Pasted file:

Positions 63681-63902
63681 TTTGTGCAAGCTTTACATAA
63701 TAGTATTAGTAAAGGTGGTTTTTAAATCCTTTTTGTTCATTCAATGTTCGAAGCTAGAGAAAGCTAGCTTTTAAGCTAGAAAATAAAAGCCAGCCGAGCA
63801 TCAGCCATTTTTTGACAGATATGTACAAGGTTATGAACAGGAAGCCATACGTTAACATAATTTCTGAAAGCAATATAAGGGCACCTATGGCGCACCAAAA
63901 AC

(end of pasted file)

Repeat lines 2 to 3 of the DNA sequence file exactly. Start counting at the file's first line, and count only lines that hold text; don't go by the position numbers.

63681 TTTGTGCAAGCTTTACATAA
63701 TAGTATTAGTAAAGGTGGTTTTTAAATCCTTTTTGTTCATTCAATGTTCGAAGCTAGAGAAAGCTAGCTTTTAAGCTAGAAAATAAAAGCCAGCCGAGCA